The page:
What are the most ridiculous things people have said to you about being ace?

My gay friend in Australia was surprised when he found out I’ve never had sex. He said, “You’ve never had sex? What the hell!” and I was just like asking, "Do I look like someone who has had sex? What does that look like? What do you mean?” I don’t think I’m that weird.

If there’s anything you could change about Valentine’s Day, what would it be?

It’s not Valentine's Day that I’d like to change, it’s the “Single Appreciation Day (aka S.A.D.)” that comes with it that bothers me. Why do people have to feel sad about being single and think they need to be appreciated like that? It’s not bad, it’s fine!


People who are single, who are actively looking, a lot of them feel sad about not celebrating it. Don’t be sad about it, you are living your life. You’ll either find someone or you won’t, and it’s not something you should worry about. There are other things to be happy about. For those who feel Valentine’s Day puts pressure on them, don’t. It’s not that special a day, it’s just another day with a brand on it.

Valentine’s Day gives you an excuse to be kinder. It’s people who are sad about it, who are bitter about it, and who are angry about it that drive me mad.

*Heather, 32

Office worker, Singapore

What is Valentine's Day like for you?

Before I was attached, Valentine’s Day was bittersweet. As someone who identifies as a romantic asexual person, it seemed completely hopeless to ever find a partner who would accept my aceness and love me as I was. While Valentine’s Day has no meaning to me, the crass commercialism associated with it (that I could not avoid) would inevitably trigger these thoughts and feelings in me.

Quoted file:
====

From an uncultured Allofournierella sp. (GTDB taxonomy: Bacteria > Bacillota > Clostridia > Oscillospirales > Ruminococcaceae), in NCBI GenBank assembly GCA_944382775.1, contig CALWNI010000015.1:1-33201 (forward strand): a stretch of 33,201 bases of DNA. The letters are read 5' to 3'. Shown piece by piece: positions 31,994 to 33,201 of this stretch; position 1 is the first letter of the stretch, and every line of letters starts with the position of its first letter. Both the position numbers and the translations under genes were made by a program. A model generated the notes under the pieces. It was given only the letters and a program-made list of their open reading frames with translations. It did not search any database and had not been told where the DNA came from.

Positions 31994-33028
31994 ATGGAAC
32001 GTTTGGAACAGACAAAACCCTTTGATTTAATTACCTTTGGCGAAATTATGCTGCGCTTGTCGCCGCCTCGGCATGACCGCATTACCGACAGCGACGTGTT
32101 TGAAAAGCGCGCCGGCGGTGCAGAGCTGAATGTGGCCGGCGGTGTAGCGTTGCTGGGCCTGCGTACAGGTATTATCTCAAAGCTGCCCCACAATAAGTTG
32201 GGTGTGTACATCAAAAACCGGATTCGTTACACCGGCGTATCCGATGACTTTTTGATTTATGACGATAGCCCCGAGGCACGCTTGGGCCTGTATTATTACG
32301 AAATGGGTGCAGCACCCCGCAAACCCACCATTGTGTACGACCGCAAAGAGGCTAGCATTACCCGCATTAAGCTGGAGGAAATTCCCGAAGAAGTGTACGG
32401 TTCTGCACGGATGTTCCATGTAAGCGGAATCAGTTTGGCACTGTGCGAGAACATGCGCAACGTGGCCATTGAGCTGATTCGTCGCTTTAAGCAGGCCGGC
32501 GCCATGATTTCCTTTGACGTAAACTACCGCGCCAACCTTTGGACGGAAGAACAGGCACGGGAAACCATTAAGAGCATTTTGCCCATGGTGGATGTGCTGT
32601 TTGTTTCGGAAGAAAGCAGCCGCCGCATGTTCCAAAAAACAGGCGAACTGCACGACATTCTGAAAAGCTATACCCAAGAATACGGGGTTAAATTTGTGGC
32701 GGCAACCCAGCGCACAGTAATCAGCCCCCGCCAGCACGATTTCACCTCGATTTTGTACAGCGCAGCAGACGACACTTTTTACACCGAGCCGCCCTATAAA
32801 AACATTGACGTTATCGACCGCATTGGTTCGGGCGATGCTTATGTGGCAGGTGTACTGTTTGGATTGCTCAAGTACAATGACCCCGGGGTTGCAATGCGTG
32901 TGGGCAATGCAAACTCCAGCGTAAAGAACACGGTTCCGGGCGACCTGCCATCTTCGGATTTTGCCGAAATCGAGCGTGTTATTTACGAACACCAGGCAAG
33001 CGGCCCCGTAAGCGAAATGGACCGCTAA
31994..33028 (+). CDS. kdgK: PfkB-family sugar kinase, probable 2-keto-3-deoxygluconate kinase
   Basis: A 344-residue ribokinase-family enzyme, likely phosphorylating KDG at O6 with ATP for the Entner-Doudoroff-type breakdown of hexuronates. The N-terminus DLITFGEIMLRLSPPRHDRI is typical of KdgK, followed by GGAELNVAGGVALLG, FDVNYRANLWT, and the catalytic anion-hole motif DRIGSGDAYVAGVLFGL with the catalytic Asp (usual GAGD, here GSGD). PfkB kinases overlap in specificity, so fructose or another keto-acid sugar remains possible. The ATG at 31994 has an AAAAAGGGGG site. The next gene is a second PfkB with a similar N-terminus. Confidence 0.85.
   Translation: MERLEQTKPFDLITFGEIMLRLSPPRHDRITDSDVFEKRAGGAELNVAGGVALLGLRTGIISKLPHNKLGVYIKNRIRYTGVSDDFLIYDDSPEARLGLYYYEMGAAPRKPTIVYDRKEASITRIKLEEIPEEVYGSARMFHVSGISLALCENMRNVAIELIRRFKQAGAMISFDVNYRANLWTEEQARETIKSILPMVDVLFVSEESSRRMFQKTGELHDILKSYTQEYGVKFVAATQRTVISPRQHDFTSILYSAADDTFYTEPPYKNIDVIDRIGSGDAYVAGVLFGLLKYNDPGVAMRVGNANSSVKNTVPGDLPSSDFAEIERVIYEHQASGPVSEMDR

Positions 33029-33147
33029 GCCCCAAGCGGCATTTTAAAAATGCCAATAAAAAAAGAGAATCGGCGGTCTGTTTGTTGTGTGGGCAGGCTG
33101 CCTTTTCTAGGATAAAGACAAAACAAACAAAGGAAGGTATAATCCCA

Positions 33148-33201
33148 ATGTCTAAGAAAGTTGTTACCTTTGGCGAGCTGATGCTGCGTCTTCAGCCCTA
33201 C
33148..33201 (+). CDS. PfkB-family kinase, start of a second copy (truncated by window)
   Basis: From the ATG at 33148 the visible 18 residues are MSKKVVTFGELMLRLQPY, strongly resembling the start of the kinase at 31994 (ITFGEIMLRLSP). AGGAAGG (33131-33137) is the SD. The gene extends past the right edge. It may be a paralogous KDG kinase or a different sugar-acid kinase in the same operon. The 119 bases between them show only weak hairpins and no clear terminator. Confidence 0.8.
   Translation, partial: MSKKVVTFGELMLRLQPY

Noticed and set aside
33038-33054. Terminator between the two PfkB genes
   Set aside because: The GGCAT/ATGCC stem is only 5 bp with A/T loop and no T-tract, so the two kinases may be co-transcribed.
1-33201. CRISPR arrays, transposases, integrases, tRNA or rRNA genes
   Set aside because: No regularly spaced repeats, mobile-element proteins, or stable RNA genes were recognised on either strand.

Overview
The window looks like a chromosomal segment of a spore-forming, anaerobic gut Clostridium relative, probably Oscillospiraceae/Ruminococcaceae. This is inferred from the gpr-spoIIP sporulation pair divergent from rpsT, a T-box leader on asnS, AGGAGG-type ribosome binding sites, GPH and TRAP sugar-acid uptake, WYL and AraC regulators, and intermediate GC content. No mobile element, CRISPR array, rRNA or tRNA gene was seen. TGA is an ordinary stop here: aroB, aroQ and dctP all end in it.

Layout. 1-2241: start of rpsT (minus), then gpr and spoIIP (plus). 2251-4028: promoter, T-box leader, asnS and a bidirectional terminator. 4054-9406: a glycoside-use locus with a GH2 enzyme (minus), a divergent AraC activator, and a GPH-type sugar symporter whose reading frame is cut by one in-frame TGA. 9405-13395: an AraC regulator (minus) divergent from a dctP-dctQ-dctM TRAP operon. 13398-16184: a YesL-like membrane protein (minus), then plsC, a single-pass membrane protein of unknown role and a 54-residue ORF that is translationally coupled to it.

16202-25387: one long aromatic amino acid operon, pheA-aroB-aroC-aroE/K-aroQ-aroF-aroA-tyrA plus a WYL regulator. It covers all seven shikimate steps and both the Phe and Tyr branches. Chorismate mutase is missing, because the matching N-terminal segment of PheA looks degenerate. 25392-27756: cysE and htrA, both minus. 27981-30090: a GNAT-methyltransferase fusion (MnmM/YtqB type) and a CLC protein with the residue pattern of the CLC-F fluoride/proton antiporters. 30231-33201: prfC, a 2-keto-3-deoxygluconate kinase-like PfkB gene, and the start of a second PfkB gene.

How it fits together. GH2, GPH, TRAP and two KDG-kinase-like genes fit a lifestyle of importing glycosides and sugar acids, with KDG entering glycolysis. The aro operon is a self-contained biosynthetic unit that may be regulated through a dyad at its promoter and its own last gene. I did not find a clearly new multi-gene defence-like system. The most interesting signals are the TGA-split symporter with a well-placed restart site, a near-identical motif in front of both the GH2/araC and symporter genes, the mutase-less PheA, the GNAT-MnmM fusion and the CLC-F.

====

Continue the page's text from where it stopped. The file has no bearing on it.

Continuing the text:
How do people react when they find out you're ace?

People, especially sexual people, are usually stunned and will ask me what asexuality means. I usually become a walking, talking AMA after coming out to them, and find myself trying to field every question they have.

How do you explain to people that you are ace?

I use the analogy of hunger. For instance, if we liken a sexual person to someone who gets hungry and their sexual preferences to specific food they get hungry for, an asexual person like me simply doesn’t get hungry at all, ever. This does not mean we don’t eat food (some ace people do have sex, for various reasons), it’s just that we don’t eat food on account of feeling hungry. Asexual people aren’t celibate either; continuing the analogy, celibate people would feel hungry but abstain from eating food.


What are your plans for Valentine's Day?

I don’t plan to do anything special at all. I personally dislike Valentine’s Day’s, due to commercial entities’ overt promotion of heteronormative, sexual partnerships when connecting their products and services with Valentine’s Day (sexualised ads promoting VDay specials). I don’t boycott Valentine’s Day per se, well, perhaps a soft boycott.

What are some misconceptions about ace people celebrating Valentine’s Day?

People probably assume we are eating cake and playing video games in a basement, which I probably will be doing, so I guess it may not be a misconception! To be serious, people would assume ace people do nothing, or that we are completely chaste. This is not true. Ace people are incredibly diverse and exist a in a spectrum.

If there’s anything you could change about Valentine's Day , what would it be?

To cancel it. I don’t think it’s relevant anymore! We partner each other in diverse ways. There is no single way to love well. I can’t see Valentine’s Day being revamped in any meaningful way without falling back into some kind of essentialism.